To not tell the truth. If someone is not being forthright and honest with me, I will lose my trust and faith in them.

Bottom Line

Annual revenue:
$170 million.

2014 goal:
$175 million.

Growth meter: How do you measure your growth?
In year-over-year sales and profits. We strive for 5 percent year-over-year profit growth. We want to grow the company revenue by 10 to 15 percent every year.

Vision meter: Where do you want to be in 5 years? 10 years?
In 5 years, we want to be at 300 to 350 stores. In 10 years the goal is to have more than 500. We want Henley Enterprises to be the dominant quick lube operator in the U.S.

How is the current economy affecting you, your employees, and your customers?
In a positive way. We are growing. We are profitable. Our customer base is growing. Things are definitely rebounding, and it's just going to get better in the next few years.

Are you experiencing economic growth in your market?
Yes. We are seeing growth in all our markets, especially Southern California and the Mid-Atlantic regions.

Another region seeing improvement is Florida, which was really bad during the economic downturn. There are also many more cars on the road between four and 12 years old. As the age of a car ticks up, people are less likely to go to a dealer for service. They come to us.

What did you change or do differently during the economic downturn that you are continuing to do?
We really didn't do anything different. The price of gas doesn't get discounted during hard times, why should the price of an oil change? Our costs remain the same during good times and bad.

How do you forecast for your business?
We begin doing plans and budgets in October for the year ahead. We look at previous year performance and decide on a target increase in oil changes and ticket. We look at total revenue on a store-by-store basis while taking into account how old the store is. We can forecast what the increase needs to be year over year based on these factors.

Is capital getting easier to access? Why/why not?
Yes. We are getting far enough away from the last banking crisis. Banks are finally loosening up and giving loans that are based less on how regulators will view them and more on the validity of the loan and quality of the asset.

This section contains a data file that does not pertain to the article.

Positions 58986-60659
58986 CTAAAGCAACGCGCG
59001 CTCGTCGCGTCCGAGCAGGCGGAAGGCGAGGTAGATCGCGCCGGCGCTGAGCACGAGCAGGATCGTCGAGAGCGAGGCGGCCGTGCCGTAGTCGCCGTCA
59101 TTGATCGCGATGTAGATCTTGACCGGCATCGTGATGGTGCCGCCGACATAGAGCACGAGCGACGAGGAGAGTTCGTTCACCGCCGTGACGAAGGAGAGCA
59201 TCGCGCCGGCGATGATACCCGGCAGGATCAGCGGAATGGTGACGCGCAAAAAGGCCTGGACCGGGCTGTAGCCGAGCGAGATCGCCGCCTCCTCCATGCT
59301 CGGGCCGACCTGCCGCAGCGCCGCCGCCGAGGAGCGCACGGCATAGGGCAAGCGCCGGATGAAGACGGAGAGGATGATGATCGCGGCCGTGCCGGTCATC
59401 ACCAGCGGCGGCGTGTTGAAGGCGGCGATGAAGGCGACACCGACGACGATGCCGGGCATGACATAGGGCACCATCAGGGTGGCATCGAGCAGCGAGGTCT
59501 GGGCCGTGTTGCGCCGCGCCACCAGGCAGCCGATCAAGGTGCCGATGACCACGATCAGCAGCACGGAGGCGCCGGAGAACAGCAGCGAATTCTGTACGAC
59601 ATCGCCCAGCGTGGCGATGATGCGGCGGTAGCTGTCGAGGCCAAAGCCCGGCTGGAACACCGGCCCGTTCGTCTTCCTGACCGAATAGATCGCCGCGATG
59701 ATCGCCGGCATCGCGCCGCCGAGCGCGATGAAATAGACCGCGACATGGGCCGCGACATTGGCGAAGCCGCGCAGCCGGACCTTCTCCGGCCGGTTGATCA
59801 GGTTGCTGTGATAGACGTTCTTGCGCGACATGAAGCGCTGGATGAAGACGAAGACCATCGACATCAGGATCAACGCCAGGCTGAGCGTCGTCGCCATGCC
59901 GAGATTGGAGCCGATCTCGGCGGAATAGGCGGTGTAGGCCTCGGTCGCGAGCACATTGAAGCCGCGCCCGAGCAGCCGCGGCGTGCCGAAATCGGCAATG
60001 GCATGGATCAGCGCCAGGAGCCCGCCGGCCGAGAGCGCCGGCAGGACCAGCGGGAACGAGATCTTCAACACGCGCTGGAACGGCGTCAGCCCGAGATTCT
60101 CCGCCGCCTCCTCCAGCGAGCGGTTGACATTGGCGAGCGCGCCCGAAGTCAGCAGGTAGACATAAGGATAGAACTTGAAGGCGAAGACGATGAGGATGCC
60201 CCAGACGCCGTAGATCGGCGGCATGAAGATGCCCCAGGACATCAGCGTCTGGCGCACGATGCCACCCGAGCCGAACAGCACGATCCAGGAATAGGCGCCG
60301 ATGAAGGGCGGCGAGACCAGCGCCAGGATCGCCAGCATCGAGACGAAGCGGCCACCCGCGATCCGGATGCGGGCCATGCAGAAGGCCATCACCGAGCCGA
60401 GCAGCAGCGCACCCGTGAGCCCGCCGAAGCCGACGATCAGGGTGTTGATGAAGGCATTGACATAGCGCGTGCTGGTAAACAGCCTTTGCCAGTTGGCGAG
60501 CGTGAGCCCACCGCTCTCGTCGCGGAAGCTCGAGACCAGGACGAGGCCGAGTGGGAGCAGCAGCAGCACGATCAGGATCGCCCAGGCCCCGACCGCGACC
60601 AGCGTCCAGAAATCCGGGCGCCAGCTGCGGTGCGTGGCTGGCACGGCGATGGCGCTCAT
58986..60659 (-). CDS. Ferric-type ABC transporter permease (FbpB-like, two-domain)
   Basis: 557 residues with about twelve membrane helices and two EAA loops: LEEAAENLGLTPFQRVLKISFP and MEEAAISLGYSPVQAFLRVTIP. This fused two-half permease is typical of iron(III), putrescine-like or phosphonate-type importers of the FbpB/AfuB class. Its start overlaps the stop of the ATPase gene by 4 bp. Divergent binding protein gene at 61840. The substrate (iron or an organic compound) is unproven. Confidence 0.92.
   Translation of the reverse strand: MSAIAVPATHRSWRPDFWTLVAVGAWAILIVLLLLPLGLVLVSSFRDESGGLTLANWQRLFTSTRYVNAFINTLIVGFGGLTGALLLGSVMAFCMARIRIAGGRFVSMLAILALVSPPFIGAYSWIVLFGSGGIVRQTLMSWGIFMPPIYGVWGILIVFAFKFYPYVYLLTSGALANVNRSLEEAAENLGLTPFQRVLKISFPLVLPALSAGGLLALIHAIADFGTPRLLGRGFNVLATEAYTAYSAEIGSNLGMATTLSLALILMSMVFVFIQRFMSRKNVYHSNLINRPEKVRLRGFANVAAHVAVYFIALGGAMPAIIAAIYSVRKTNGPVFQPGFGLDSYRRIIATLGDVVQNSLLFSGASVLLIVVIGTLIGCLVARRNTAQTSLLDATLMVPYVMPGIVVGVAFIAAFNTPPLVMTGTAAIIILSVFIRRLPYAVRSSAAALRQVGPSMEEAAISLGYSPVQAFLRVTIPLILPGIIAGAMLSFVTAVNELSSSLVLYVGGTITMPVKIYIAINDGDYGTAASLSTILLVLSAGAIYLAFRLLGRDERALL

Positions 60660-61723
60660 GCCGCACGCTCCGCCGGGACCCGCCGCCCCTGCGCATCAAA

Where do you find capital for expansion?
Mostly in traditional banking.

Have you used private equity, local banks, national banks, other institutions? Why/why not?
We stick with local and national banks. We've looked at private equity, but it doesn't make sense to our business. We prefer to maintain independence. Private equity is usually predicated on required growth, which is difficult to do in any business.

What are you doing to take care of your employees?
Responding to the new minimum wage requirements. We want to be proactive to attract quality employees. We also provide incentives to employees with open accounting. They can look at the books and see exactly how their store is performing. Each employee gets a percentage based on store revenue. We also have a stock plan for management-level employees and above. There also are tiered bonuses based on what each store makes and what Henley Enterprises makes as a whole. We also offer a 401(k) with a 5 percent match.

How are you handling rising employee costs (payroll, healthcare, etc.)?
Healthcare costs are one of our major concerns. We want to make sure all of our employees have the health coverage they need. We are complying with the Affordable Care Act. However, we are seeing major cost increases associated with the changes.

How do you reward/recognize top-performing employees?
In a variety of ways. We give out numerous awards. We also select about 35 employees to go with us to Valvoline's annual franchise meeting. We also allow the stores to shut down for a day and hold a summer party.

What kind of exit strategy do you have in place?
None. I'm taking it one day a time and I'm not planning to retire anytime soon.

Published: December 10th, 2014